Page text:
Let’s talk about living with NETs

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Snoopy has a point

Opinion. There’s a frequently asked question on certain forums along the lines of how will I die of my Neuroendocrine Cancer?. I also see it occasionally in a list of internet search terms that led to a hit on my blog site (I don’t know who searched, just that this search term led to my site being viewed). I just hope they found this post! Personally, I find it slightly unsettling, although I can understand why certain people might ask. I accept it as a question but I believe there are times and places for it and that a public forum is not the place to have it. The vast majority of people do not go to a forum to find out how they might die.

I don’t tend to dabble in death – it’s just quite difficult to talk about it in a blog which is part designed to be positive and offer hope. So why am I talking about death inside this positive blog? Well, apart from thinking the thread mentioned above might scare already frightened readers, I also think it might be perceived as a bit ‘glass half empty’. Both of these things are not good, thus why I believe the question should be between the person wanting to know and a specialist.

being_there_front
Graphic courtesy of Ellie McDowell

I also believe the “how will I die of Neuroendocrine Cancer” question is a really big assumption about the cause of death. Why? There’s an increasing chance a person with cancer today will die of something else. For example, in UK today, more than one in three (35%) of those people who die having had a cancer diagnosis will now die from other causes. This is up from one in five (21%) 20 years ago. By 2020 this will improve further to almost four in 10 people (38%). This means the number of people who get cancer but die from another cause has doubled over the past 20 years.  And that’s the average across all cancers, so for some cancers, the percentages may be higher, even much higher.  I believe low grade Neuroendocrine Cancer would be an outlier in these statistics, particularly in non-metastatic cases.

The cancer story is changing and a quick bit of research confirms it’s changing on a worldwide basis thanks to better diagnostic tools and new and improved therapies.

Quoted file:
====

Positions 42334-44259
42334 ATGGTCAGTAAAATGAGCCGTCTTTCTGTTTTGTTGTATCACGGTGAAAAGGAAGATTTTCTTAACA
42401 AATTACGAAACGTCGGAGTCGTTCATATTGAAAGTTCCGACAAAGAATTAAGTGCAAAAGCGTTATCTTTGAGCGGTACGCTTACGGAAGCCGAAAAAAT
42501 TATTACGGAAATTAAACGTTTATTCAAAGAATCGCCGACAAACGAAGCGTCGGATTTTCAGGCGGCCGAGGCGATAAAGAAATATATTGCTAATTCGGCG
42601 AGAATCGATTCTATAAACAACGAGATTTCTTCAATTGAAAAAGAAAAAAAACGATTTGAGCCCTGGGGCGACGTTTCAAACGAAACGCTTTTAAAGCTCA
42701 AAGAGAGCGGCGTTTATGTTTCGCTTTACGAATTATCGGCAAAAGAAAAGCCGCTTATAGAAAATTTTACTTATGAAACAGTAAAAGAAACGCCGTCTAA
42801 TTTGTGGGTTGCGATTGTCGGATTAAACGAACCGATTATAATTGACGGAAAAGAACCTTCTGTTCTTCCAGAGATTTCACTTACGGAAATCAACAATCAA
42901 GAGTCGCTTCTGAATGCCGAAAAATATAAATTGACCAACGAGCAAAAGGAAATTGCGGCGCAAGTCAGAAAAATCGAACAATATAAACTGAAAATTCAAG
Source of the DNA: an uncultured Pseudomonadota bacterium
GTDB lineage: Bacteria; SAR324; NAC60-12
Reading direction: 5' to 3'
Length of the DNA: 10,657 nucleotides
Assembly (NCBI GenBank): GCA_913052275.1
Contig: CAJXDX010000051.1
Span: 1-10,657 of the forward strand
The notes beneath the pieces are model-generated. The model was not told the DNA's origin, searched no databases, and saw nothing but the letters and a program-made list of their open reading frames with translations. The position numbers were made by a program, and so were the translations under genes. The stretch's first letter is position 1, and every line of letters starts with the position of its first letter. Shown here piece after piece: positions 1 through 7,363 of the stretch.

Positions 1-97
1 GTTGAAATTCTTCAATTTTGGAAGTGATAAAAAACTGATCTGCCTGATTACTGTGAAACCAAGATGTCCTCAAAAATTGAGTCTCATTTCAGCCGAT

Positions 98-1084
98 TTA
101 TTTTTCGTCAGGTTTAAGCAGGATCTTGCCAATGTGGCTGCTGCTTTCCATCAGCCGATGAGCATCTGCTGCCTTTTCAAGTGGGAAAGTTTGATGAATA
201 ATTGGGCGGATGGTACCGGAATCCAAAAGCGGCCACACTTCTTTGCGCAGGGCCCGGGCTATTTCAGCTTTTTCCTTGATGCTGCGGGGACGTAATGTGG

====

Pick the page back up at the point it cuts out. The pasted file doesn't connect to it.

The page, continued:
Heterogeneity of Neuroendocrine Neoplasms

Another things responders to this question forget, Neuroendocrine Neoplasms are a heterogeneous grouping of cancers ranging from very indolent and localised Tumours (NET) to highly aggressive poorly differentiated Carcinomas (NEC) – grade is a real differentiator. Add to that many prognostically significant factors including (but not limited to) effects of syndromes (most are non-functional), stage – many in particularly locations are metastatic at diagnosis, age, existing comorbidities, access to specialists, access to latest diagnostics and therapies.  At Grade 3, the differentiation and Ki67 %age can also be a differentiator.  

There are more low stage low grade NET patients than you think, particularly appendiceal, gastric and rectal cases. Sure, some of these patients will succumb to metastases but the majority of these patients will have a localised tumour removed and it will never bother them again in their lifetime. They don’t tend to join patient groups, at least not for the long term.  Even many late stage patients will die with their disease, not because of it 

On a similar subject, for those looking online for NETs prognostic data, I offer the following advice:

  1. Be careful surfing the internet, some sites have NETs prognostic data from the ark.
  2. Even if you find the very latest data, interpretation is difficult due to the heterogeneity of NETs, different stages and grades, comorbidities, age and no doubt many other factors. Please also note the ‘very latest’ data is probably a few years old.
  3. It’s a difficult question even for a specialist.  They don’t have Crystal Balls (except Dr Pamela Kunz – read here).
  4. I’ve lost count of the number of people who have told their story about being told a period of time from their specialist (including use of the word ‘terminal‘) and they are still here a significant period after, in some cases 10 x what their specialist said.